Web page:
Spider, every single time I comment about the INDUSTRY laziness, you try to turn my comments upside down and make believe I am angry about the citizens BUYERS. I have ZERO recriminations about the buyers, for the simple reason that the traditional car makers still have ZERO real good BEV offer, and more, I congratulate all the early adopters and the people making sacrifices to push the adoption of electrified cars of any kind.

MMF, you removed “Toyota fanboy” from your bashing? I just LOVE Tesla, because they are the ONLY company genuinely racing to get better BEVs on the market. Aren’t you yourself a GM “interested” fanboy?

“I just LOVE Tesla, because they are the ONLY company genuinely racing to get better BEVs on the market. Aren’t you yourself a GM “interested” fanboy?”

YOu are still a Toyota Fan boy since you claimed that you would have bought a Toyota BEV with 300 miles of EV range for under $30K today in a heart beat if there is one. But you would NEVER say the same thing for any GM BEVs even if they have the similar spec.

I love more than GM PEVs. I do love the Volt but aren’t nearly as big a fan on the Spark EV. I also love BMW i3 REx, upcoming Chrysler Pacific PHEV. Volvo XC90 PHEV, Tesla Model S. I would like the Outlander PHEV if it is ever offered.

I love them because they are the best in each of their classes and they are practical vehicles that people will buy.

I am not brand specific “fan boy” like you.

I love all the people who buy PEVs trying to save gas and appreciate any PEVs even as lame as those Prius Plugins.

That is the big difference between you and I.

I think the Ford Econoline passenger van would have been more popular with families of 5 or more if that were the case. If each kid needs to be in the middle you would need 3 or more rear rows. In reality, the rigidity you describe tends to dwindle once more siblings are born. While a 4 seater will deter some families, many have multiple cars anyway and this may still fit in the mix.

That said, I hope they keep working to improve seating like you say. Also, I hope they bring a phev Sienna someday!

Official explanation for no 5th seat is lame. Toyota determined potential Prime buyers wouldn’t care about a 5th seat, then the deluge of negative feedback came in bashing no 5th seat, so now they are blaming “production deadlines” for the lack of 5th seat instead of admitting they were wrong, “whoops, sorry, thought you guys didn’t care about a 5th seat!”

So with 99.8% of PlugIn Prius never being plugged in, I wonder if they will get to at least 98% never plugged in For the Prime…

Give me a break.

**** a 5th seat. And 4 seats, and 3 seats

I only need 2 seats and a little cargo space.

More EV range

The Volt 5th seat doesn’t fit many rear-facing car seats, so it’s pretty worthless. Not like an adult is going to sit there.

Which brand of rear facing seat it doesn’t fit?

My Britax fits just fine.

Have you tried it or you just made that comment based on your guess?

Doesn’t fit my daughter’s Klek. I went to the Chevy dealership and said I wanted to test it. The back of the base was on top of the cup holder.

“The back of the base was on top of the cup holder.”

And why is that a problem?

Isn’t the cup holders even a firmer base than cushioned seat?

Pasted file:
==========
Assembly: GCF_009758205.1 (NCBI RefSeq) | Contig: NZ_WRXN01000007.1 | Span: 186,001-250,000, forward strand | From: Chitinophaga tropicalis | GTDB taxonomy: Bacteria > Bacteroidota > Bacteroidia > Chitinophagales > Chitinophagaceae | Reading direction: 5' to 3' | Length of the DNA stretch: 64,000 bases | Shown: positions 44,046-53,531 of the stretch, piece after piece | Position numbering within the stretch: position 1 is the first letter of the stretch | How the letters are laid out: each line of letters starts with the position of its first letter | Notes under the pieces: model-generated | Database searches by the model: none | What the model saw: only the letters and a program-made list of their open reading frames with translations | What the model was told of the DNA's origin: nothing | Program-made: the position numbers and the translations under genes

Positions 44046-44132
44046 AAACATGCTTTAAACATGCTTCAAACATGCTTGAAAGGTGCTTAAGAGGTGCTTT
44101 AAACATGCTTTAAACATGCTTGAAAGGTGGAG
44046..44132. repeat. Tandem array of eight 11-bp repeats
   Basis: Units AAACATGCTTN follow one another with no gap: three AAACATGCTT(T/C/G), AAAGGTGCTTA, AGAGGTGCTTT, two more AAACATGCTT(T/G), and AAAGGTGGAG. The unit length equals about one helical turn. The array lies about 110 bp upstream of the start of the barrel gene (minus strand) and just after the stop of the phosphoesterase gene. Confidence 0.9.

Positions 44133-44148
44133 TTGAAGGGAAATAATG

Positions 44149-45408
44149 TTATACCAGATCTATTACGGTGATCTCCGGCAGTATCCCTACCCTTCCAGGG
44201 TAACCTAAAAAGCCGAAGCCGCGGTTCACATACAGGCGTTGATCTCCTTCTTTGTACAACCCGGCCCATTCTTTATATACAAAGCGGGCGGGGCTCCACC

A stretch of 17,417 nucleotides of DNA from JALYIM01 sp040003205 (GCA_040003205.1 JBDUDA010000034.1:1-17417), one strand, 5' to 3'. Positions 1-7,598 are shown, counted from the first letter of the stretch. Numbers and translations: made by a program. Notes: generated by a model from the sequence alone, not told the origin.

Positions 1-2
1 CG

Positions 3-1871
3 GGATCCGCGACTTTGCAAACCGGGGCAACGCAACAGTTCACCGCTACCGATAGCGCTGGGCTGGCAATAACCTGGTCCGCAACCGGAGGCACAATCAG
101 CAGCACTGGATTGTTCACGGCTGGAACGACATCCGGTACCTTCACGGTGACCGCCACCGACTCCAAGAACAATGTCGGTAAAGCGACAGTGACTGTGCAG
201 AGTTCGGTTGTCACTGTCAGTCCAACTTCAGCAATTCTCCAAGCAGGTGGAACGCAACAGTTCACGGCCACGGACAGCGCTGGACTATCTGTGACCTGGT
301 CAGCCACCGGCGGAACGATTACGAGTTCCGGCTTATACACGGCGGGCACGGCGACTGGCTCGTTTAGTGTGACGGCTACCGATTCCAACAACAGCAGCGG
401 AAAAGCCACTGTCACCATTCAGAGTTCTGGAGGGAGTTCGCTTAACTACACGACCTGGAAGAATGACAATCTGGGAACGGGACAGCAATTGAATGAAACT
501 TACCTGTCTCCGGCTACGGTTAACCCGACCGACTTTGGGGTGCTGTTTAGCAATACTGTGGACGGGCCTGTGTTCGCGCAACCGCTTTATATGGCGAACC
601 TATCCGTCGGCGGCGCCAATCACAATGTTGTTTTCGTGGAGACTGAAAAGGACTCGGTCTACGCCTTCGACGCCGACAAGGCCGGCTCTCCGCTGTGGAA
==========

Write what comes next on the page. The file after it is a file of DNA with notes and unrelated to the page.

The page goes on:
I am too familiar with your brand. But in general I only buy Graco or Britax which are the some of the most popular brands in the US and neither has problems.

Does it grow, slowly, in the middle of the other two seats?

Volt sold well over 70K units with only 4 seats.

Prius Prime will sell just fine with only 4 seats.

Ford Fusion Energi has five seats and now comes with 22 ev miles as well, so that’s something the Prime is not up to.
The Volt has only 4.5 seats but comes with 50 ev miles, so the Prime is not up to that neither.
I don’t see the Prime selling well unless it gets five seats and closes the ev range gap with the Volt.

“The Volt has only 4.5 seats but comes with 50 ev miles, so the Prime is not up to that neither.
I don’t see the Prime selling well unless it gets five seats and closes the ev range gap with the Volt.”

It is 53 miles on the Volt.

But Prime beats both Volt and Fusion Energi in mpg in gas mode which “some buyers” do care.

Not to mention the Toyota brand.

Toyota is talking about yesterday things like about the future? Lol their plug in range is so yesterday and no Toyota BEVs on sale is even more horrible fact. Toyota is joke.

And yet it will have more range than Ford’s PHEVs, and Ford is the #2 seller (or #3, I can’t remember).

Sales and AER range rarely correlates…

People buy cars for different reason. Price/discount also matters as well as brand reputation and personal bias and use case.

So, I am just glad that we now have more choices despite that Prius Prime’s shortcomings.

One thing that I think most people can agree to is that fact that Prius Prime is now definitely a preferred choice over regular non-plugin Prius. That is a step in the right direction, although a small one.

Even if people can just get 50% EV/Gas ratio, it would reduce their own transportation footprint by 50% which is huge since transportation sector contributes to about 20% of the CO2 emission globally.

Nope Ford just increase the ev range of the fusion energi to 22 miles as well.
http://www.greencarreports.com/news/1104199_2017-ford-fusion-energi-electric-range-rises-to-22-miles

Not to quibble over a mile, but GCR got that wrong…mile 22 is blended.

Official: Refreshed Fusion Energi Now Gets 21 Miles AER, 610 Miles Total Range
http://insideevs.com/official-refreshed-fusion-energi-now-gets-21-miles-aer-610-miles-of-total-range/

The “all electric range” is officially 21 miles.

Here is the window sticker:

And if you don’t believe us, then here is Ford’s official press release where they drop the “21” a few times, (=

“The 2017 Ford Fusion Energi has an EPA-estimated rating of 43 city/41 hwy/42 combined MPG, a 14 gallon tank and 21 miles all-electric range. Range calculation based on http://www.fueleconomy.gov. Actual mileage and range will vary.”

Easy mistake to make though, (=

Ok, so 1 mile difference. 21 versus 22.
That’s not much left though.
When we see the 22 versus 53 of the Volt that lone mile delta doesn’t compair to those 31.

No, definitely not a big difference (unless one is hung up on a race between a couple cars very close).

I only mentioned it because we’ve seen that link offered a couple times…and the perfectionist in me for numbers cringes a bit, (+